Why we’re all feeling so tired of change

Yes, change fatigue is real, and it’s not just a symptom of the pandemic. How can we deal with this modern malaise?

By Janna Joseph

A change, the old cliché tells us, is as good as a holiday. But when you’re in the midst of a global crisis, with disruptions turning your life upside-down, you reach a point where you need a holiday from all the changes.

Last year, business consultants Gartner warned about widespread change fatigue, or a sense of passive resignation in response to too much change in an organisation.

People had gone from office work to remote work; from in-person family gatherings to Zoom birthday calls; from classroom schooling to e-learning; from grocery shopping to buying online; from hugs and handshakes to masks and social distancing.

“The amount of change that the average employee can absorb without becoming fatigued is half what it was last year,” Gartner Vice-President Jessica Knight told the Gartner ReimagineHR Conference.

“Employees’ ability to absorb change has plummeted precisely at the time when more organisations need change to reset.”

In short, too much had changed and people were getting sick of it. A landmark 1967 study by psychiatrists Thomas Holmes and Richard Rahe found that stressful life events can contribute to physical illness.

Holmes and Rahe’s system gave point-weightings to 43 stressful major life moments. Death of a spouse, for example, was “worth” 100 points. Marriage, 50 points. Change in school or residence, 20 points each.

Go through the list, and you’ll quickly pick up a few changes that nearly all of us experienced through the pandemic: change in number of family reunions (15 points), change in working conditions (20 points), death of a close friend (37 points), personal injury or illness (53 points).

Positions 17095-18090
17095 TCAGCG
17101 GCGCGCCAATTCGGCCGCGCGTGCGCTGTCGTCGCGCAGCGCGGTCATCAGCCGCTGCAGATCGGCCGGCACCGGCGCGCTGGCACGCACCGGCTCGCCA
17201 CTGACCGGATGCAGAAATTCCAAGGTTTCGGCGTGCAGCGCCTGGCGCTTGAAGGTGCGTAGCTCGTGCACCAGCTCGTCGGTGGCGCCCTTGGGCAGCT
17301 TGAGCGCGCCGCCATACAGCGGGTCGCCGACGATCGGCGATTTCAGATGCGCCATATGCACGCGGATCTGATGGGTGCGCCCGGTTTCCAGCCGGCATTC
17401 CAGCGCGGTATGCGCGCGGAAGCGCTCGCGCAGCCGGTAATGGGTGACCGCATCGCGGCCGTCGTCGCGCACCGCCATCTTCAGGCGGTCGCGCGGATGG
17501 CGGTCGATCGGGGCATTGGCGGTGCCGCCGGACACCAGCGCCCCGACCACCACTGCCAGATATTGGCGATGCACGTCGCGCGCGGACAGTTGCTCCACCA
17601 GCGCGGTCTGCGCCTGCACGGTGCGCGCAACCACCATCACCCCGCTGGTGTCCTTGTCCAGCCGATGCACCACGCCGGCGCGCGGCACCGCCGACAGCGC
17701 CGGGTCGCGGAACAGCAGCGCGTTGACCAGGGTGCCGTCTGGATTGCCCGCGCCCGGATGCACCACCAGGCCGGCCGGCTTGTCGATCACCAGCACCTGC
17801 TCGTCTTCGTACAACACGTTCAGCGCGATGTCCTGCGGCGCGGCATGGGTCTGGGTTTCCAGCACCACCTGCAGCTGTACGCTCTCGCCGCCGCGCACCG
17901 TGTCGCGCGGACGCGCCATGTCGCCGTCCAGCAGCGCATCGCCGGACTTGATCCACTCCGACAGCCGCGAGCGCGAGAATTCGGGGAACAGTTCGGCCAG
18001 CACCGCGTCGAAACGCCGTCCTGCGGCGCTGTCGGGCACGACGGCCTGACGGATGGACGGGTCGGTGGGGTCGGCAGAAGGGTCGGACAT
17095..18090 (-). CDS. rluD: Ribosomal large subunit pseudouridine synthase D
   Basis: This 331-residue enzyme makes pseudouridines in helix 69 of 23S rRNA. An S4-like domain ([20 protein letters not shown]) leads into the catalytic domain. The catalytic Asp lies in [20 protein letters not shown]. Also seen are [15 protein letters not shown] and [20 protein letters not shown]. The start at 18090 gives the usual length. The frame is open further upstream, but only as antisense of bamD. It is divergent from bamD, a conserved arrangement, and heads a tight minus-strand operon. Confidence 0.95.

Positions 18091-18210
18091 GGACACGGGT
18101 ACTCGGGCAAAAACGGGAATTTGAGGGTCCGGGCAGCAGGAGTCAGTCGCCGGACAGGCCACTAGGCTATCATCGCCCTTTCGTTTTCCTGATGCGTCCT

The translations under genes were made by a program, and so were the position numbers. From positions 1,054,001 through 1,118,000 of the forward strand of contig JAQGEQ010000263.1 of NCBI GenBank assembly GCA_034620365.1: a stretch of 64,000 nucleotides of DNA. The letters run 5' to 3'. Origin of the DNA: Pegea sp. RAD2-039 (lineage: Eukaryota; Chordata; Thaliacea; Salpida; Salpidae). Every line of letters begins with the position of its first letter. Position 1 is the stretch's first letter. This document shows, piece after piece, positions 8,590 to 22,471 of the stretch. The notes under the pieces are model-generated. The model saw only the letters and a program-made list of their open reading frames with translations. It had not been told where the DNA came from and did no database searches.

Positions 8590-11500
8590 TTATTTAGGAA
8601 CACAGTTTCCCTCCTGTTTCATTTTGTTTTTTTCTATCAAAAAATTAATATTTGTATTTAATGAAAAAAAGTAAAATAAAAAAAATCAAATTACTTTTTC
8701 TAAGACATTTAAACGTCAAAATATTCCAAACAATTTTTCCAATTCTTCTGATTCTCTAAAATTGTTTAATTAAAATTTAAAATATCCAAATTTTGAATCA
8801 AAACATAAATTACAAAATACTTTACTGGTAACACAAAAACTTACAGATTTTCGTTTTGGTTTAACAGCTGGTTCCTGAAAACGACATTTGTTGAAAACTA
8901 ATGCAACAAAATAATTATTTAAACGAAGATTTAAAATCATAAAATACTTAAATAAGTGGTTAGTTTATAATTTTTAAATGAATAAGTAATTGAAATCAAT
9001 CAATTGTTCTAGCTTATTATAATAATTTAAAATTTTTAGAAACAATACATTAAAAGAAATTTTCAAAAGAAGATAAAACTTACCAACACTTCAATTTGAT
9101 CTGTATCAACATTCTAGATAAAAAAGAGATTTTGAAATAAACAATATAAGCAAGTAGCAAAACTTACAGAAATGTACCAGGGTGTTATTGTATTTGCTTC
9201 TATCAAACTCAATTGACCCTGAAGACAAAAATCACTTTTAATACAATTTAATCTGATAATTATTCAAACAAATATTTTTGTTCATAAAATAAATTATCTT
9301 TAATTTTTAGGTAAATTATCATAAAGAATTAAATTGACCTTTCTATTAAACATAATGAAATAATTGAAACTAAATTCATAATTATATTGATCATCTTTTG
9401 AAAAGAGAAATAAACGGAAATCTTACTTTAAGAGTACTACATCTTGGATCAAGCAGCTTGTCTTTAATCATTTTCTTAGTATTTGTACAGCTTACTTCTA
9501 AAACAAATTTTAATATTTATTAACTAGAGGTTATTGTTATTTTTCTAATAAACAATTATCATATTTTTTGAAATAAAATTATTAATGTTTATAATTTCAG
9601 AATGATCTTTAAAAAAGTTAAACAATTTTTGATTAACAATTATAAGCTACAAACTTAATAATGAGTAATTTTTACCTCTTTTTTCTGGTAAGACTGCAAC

The Holmes and Rahe Stress Inventory takes those points and adds them up.

If you score more than 300 in total, they warn that you are at a significant risk of illness.

If you score between 150 and 299, your risk of illness is moderate, while less than 150 means only a slight risk of illness. In other words, too much change really can make you sick.

A more recent study, building on Holmes and Rahe’s work but commissioned by the UK’s Physiological Society in 2017, found that there’s a gender gap in the world of change fatigue, with women reporting higher stress from major life events than men.

“The modern world brings with it stresses we would not have imagined 50 years ago, such as social media and smartphones,” said Dr Lucy Donaldson, Chair of The Physiological Society’s Policy Committee.

“It was striking that for every single event in this study, from money problems to Brexit, women reported greater stress levels than men. This could have a real impact on women’s health.”

Donaldson added that, while many of us know about the effects of stress on our mental wellbeing, we also need to consider its physical impact.

“Your brain, nervous and hormonal systems react to stress and it affects your heart, immune system and gastrointestinal system,” she warned.

“When stress is prolonged, these effects on the whole body can result in illnesses such as ulcers or increased risk of heart attack.”

But however stressful or fatiguing it all may be, some changes are good and positive. Take another look at that Holmes-Rahe list.

Along with the bad stuff, you’ll also find happy moments, like welcoming a new family member (39 points), outstanding personal achievement (28 points), and even – who’d have thought? – taking a holiday (13 points).

While change can be stressful, whether the changes are good or bad, things should settle down again once the pandemic is over.

And that’ll come with its own set of changes, won’t it?

  • This article first appeared on the Change Exchange, an online platform by BrightRock, provider of the first-ever life insurance that changes as your life changes. The opinions expressed in this piece are the writer’s own and don’t necessarily reflect the views of BrightRock.
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